20 Copyright © 2001 Stephen A. Edwards All rights reserved Bidirectional Communication  Processes can communicate back and forth in the same cycle [ pause; emit A; present B then emit C end; pause; emit A || pause; present A then emit B end ] ABCABC A

21 Copyright © 2001 Stephen A. Edwards All rights reserved Concurrency and Determinism  Signals are the only way for concurrent processes to communicate  Esterel does have variables, but they cannot be shared  Signal coherence rules ensure deterministic behavior  Language semantics clearly defines who must communicate with whom when

22 Copyright © 2001 Stephen A. Edwards All rights reserved The Await Statement  The await statement waits for a particular cycle  await S waits for the next cycle in which S is present [ emit A ; pause ; pause; emit A || await A; emit B ] AABAB

23 Copyright © 2001 Stephen A. Edwards All rights reserved The Await Statement  Await normally waits for a cycle before beginning to check  await immediate also checks the initial cycle [ emit A ; pause ; pause; emit A || await immediate A; emit B ] ABAB A

24 Copyright © 2001 Stephen A. Edwards All rights reserved Loops  Esterel has an infinite loop statement  Rule: loop body cannot terminate instantly Needs at least one pause, await, etc. Can’t do an infinite amount of work in a single cycle loop emit A; pause; pause; emit B end AABAB ABAB ABAB

25 Copyright © 2001 Stephen A. Edwards All rights reserved Loops and Synchronization  Instantaneous nature of loops plus await provide very powerful synchronization mechanisms loop await 60 Sec; emit Min end Sec Min …

26 Copyright © 2001 Stephen A. Edwards All rights reserved Preemption  Often want to stop doing something and start doing something else  E.g., Ctrl-C in Unix: stop the currently-running program  Esterel has many constructs for handling preemption

27 Copyright © 2001 Stephen A. Edwards All rights reserved The Abort Statement  Basic preemption mechanism  General form: abort statement when condition  Runs statement to completion. If condition ever holds, abort terminates immediately.

28 Copyright © 2001 Stephen A. Edwards All rights reserved The Abort Statement abort pause; emit A when B; emit C ACAC BCBC B ACAC BCBC Normal termination Aborted termination. Execution of emit A preempted. Aborted termination. Normal termination. B not checked in first cycle (like await)

29 Copyright © 2001 Stephen A. Edwards All rights reserved Strong vs. Weak Preemption  Strong preemption: The body does not run when the preemption condition holds The previous example illustrated strong preemption  Weak preemption: The body is allowed to run even when the preemption condition holds, but is terminated thereafter “weak abort” implements this in Esterel

30 Copyright © 2001 Stephen A. Edwards All rights reserved Strong vs. Weak Abort abort pause; emit A; pause when B; emit C BCBC weak abort pause; emit A; pause when B; emit C ABCABC Strong abort: emit A not allowed to run Weak abort: emit A allowed to run, body terminated afterwards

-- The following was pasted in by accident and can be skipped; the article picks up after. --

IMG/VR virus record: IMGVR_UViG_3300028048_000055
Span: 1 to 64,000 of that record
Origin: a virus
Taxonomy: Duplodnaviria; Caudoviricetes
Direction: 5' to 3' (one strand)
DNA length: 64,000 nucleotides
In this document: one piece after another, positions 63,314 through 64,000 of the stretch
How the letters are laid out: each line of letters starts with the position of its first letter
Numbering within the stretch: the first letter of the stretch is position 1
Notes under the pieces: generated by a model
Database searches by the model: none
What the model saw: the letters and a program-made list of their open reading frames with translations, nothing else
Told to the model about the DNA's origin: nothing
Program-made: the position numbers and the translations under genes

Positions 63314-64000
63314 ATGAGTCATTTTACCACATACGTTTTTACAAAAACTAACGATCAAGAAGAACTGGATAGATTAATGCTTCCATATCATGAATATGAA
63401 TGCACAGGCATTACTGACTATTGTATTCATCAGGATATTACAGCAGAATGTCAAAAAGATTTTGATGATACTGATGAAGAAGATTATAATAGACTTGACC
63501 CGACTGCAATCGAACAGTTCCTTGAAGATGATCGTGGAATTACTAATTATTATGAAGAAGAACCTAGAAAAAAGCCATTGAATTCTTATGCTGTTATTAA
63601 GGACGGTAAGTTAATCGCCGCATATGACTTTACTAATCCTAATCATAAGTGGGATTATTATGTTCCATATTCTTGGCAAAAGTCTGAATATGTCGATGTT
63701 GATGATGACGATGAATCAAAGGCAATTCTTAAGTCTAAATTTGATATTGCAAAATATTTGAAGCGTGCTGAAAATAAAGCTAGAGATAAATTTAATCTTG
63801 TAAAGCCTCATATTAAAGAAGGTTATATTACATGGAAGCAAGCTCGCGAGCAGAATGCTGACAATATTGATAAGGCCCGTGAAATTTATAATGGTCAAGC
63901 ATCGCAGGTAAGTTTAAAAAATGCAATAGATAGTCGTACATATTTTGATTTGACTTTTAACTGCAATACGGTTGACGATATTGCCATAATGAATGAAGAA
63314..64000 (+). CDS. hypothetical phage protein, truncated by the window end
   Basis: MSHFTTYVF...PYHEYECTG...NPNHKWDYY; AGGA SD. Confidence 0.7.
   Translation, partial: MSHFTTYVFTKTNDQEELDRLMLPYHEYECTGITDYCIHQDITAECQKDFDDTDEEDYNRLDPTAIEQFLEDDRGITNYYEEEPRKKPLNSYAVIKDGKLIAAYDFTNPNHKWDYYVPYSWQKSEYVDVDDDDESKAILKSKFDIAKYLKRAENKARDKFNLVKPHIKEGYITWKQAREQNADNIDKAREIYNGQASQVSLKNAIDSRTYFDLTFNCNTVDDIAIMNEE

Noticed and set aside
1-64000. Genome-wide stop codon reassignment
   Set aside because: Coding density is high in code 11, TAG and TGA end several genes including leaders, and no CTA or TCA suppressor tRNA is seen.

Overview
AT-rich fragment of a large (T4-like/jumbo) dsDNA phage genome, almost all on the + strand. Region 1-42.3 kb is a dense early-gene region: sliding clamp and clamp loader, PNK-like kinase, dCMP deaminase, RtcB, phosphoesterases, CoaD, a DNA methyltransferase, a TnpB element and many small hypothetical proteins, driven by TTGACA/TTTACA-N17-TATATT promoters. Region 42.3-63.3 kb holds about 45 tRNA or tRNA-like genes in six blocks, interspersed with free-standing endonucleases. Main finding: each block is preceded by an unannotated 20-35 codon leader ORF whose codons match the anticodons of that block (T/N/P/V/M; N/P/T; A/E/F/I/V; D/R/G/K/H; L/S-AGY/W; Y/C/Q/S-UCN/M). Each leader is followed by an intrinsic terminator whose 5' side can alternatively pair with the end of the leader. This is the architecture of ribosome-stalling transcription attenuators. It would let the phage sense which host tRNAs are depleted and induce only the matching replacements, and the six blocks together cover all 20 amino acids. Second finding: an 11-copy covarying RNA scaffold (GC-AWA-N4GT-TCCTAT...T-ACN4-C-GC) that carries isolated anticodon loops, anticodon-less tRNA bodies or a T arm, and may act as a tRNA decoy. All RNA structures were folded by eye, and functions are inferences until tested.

31 Copyright © 2001 Stephen A. Edwards All rights reserved Strong vs. Weak Preemption  Important distinction  Something cannot cause its own strong preemption abort emit A when A  Erroneous: if body runs then it could not have

32 Copyright © 2001 Stephen A. Edwards All rights reserved The Trap Statement  Esterel provides an exception facility for weak preemption  Interacts nicely with concurrency  Rule: outermost trap takes precedence

33 Copyright © 2001 Stephen A. Edwards All rights reserved The Trap Statement trap T in [ pause; emit A; pause; exit T || await B; emit C ] end trap; emit D D ABCABC Normal termination from first process Emit C also runs BCDBCD Second process allowed to run even though first process has exited A A D

34 Copyright © 2001 Stephen A. Edwards All rights reserved Nested Traps trap T1 in trap T2 in [ exit T1 || exit T2 ] end; emit A end; emit B Outer trap takes precedence: control transferred directly to outer trap statement. emit A not allowed to run B

35 Copyright © 2001 Stephen A. Edwards All rights reserved The Suspend Statement  Preemption (abort, trap) terminate something, but what if you want to pause it?  Like the unix Ctrl-Z  Esterel’s suspend statement pauses the execution of a group of statements  Strong preemption: statement does not run when condition holds

36 Copyright © 2001 Stephen A. Edwards All rights reserved The Suspend Statement suspend loop emit A; pause; pause end when B A B delays emission of A by one cycle ABABA B prevents A from being emitted; resumed the next cycle

37 Copyright © 2001 Stephen A. Edwards All rights reserved Causality  Unfortunate side-effect of instantaneous communication coupled with the single valued signal rule  Easy to write contradictory programs, e.g.,  present A else emit A end  abort emit A when A  present A then nothing end; emit A  These sorts of programs are erroneous and flagged by the Esterel compiler as incorrect

38 Copyright © 2001 Stephen A. Edwards All rights reserved Causality  Can be very complicated because of instantaneous communication  For example: this is also erroneous abort emit B when A || [ present B then emit A end; pause ] Emission of B indirectly causes emission of A

39 Copyright © 2001 Stephen A. Edwards All rights reserved Causality  Definition has evolved since first version of the language  Original compiler had concept of “potentials” Static concept: at a particular program point, which signals could be emitted along any path from that point  Latest definition based on “constructive causality” Dynamic concept: whether there’s a “guess-free proof” that concludes a signal is absent

40 Copyright © 2001 Stephen A. Edwards All rights reserved Causality Example  Consider the following program emit A; present B then emit C end; present A else emit B end;  Considered erroneous under the original compiler  After emit A runs, there’s a static path to emit B  Therefore, the value of B cannot be decided yet  Execution procedure deadlocks: program is bad